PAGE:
By Nikolaus von Twickel and Alexandra Mayer-Hohdahl, McClatchy News Service
Several EU foreign ministers said on Friday that it was too early to slap broad economic sanctions on Russia for its annexation of Ukraine’s Crimea region, but that such an option should be kept open.
British Foreign Secretary William Hague told reporters in Athens that the moment was not right for the next phase of sanctions, but that “they have to be ready because the situation remains very dangerous.”
Dutch Foreign Minister Frans Timmermans said introducing more sanctions was wrong, adding that the travel bans and asset freezes for Russian officials currently in place already affected foreign direct investment in Russia.
“I think the impact of what has been done so far is much greater than people sometimes see,” Timmermans said.
Austria’s Foreign Minister Sebastian Kurz said it would be an “absolutely wrong step to ratchet up the sanctions now.”
The ministers were speaking at the sidelines of two-day talks that kicked off Friday in the Greek capital.
EU foreign policy chief Catherine Ashton reiterated calls upon Russia to reduce its military buildup along the border with Ukraine.
Ashton explained that reports of the troops moving back have not been verified by NATO. “It is really, really important that Russia shows it is serious about de-escalation by moving troops back,” she said.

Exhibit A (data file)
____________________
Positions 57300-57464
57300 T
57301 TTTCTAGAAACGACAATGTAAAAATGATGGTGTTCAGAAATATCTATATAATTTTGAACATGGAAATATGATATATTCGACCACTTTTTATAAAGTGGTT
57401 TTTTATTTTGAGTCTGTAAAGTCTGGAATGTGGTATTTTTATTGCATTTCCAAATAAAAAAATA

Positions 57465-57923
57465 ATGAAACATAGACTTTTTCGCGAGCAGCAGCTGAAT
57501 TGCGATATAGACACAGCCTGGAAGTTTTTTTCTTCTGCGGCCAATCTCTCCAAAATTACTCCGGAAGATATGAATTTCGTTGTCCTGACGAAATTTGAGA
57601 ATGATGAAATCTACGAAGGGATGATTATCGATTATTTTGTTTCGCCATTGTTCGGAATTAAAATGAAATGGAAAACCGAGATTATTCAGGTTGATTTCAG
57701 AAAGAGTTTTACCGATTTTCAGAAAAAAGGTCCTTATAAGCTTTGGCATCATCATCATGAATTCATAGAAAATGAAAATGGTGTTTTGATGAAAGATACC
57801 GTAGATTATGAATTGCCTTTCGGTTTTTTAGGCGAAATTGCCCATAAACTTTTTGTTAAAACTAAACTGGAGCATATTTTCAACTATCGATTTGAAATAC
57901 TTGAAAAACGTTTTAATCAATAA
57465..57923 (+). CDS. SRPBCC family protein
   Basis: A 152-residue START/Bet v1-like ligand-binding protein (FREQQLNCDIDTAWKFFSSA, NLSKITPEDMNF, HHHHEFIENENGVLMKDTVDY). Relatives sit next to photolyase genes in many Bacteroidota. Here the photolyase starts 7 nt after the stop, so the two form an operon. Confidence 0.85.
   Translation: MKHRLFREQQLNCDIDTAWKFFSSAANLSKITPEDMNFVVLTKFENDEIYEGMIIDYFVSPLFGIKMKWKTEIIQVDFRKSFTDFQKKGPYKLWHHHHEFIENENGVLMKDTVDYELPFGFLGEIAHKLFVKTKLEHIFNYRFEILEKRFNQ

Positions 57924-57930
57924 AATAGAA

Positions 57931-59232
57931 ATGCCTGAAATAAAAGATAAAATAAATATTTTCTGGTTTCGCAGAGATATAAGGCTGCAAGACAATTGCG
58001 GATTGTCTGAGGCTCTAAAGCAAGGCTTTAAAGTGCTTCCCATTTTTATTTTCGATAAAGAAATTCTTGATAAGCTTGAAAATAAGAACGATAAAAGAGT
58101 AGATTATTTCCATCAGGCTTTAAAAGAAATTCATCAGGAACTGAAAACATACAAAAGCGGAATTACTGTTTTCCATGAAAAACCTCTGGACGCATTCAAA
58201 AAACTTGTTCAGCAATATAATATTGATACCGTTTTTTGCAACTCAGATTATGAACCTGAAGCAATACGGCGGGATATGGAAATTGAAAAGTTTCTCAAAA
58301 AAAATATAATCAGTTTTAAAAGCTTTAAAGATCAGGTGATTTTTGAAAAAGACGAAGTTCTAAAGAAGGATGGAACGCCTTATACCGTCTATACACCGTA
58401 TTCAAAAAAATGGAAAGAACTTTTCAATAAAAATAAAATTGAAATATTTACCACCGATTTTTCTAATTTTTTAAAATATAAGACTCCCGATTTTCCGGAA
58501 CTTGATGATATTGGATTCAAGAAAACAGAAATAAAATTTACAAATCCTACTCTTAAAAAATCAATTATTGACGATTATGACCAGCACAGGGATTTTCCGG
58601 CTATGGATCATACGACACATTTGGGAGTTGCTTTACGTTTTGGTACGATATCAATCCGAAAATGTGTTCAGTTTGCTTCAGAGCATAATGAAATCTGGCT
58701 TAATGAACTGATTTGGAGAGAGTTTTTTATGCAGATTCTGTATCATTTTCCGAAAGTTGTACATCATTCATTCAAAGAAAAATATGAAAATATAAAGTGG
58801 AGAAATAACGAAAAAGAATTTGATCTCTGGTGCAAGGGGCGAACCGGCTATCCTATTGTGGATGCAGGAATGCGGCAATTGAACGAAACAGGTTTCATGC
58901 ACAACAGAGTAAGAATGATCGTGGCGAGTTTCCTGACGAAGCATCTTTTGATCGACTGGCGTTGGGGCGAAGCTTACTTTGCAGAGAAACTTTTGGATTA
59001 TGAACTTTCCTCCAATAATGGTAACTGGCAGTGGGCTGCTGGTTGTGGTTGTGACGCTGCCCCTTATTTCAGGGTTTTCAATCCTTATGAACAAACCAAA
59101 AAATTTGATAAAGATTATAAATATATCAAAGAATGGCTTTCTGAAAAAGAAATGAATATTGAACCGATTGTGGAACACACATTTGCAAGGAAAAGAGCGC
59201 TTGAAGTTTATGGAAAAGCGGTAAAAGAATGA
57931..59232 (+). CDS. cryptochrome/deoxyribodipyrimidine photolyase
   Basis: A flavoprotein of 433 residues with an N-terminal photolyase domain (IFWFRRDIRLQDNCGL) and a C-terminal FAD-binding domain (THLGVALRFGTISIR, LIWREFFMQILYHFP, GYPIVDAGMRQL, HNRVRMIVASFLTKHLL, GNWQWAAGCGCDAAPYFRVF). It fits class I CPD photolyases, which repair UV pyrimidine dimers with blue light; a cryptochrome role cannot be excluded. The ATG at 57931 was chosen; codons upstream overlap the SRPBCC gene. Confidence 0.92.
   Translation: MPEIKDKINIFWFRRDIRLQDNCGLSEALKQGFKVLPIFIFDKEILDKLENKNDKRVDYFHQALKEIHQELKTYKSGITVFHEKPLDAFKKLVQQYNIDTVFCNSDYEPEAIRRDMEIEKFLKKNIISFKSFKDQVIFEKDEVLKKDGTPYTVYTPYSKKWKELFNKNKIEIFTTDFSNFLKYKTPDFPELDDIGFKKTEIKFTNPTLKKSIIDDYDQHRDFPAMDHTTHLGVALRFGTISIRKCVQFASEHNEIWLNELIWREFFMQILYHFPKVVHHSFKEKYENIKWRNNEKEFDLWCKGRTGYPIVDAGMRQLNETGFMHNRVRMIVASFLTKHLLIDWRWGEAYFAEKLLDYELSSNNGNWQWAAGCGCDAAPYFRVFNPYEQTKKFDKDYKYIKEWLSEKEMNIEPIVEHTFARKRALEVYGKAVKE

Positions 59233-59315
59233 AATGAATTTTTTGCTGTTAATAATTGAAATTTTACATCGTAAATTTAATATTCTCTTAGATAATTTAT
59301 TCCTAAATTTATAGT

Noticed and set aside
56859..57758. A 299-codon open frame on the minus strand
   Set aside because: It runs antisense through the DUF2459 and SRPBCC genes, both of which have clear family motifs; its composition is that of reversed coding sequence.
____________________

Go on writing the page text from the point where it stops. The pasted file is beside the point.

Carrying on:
German Foreign Minister Frank-Walter Steinmeier said the top priority was to stabilize the political situation in Ukraine and called upon Moscow to keep its western neighbor economically alive through trade and energy relations.
“Russia cannot have an interest in having a collapsing state like Ukraine in its immediate neighborhood,” he said.
Moscow on Thursday announced an 80 percent price increase for its gas deliveries to Ukraine. The Ukrainian government has said that it faces bankruptcy if it does not receive outside economic aid.
Russia has demanded that Ukraine reform its constitution to become a federal state and commit itself to neutrality.
Kurz said Austria would advise Kiev in neutrality. “Ukraine has approached us and asked us for know-how in the area,” he said. Kurz added that the country’s NATO accession “would be a provocation for Russia.”
Neutrality has been a central theme of Austrian foreign policy since World War II.
Meanwhile, Russian Defense Minister Sergei Shoigu said that more than 8,000 Ukrainian soldiers stationed in Crimea have asked to join the Russian armed forces and that 3,000 of them have already done so.
The figure could not be independently confirmed, but the Ukrainian defense ministry said last week that around half of the troops in Crimea may have defected to the Russians.
Russian President Vladimir Putin has said the Ukrainian servicemen on the Black Sea peninsula numbered 22,000.
Ukrainian troops in Crimea last week surrendered their bases to Russia after being besieged by heavily armed forces without insignia, which Shoigu claimed to be Crimea’s self-defense formations but have been widely identified as Russian.
Russia annexed Crimea last month after a referendum condemned as illegal in the West.
AFP Photo/Alexander Nemenov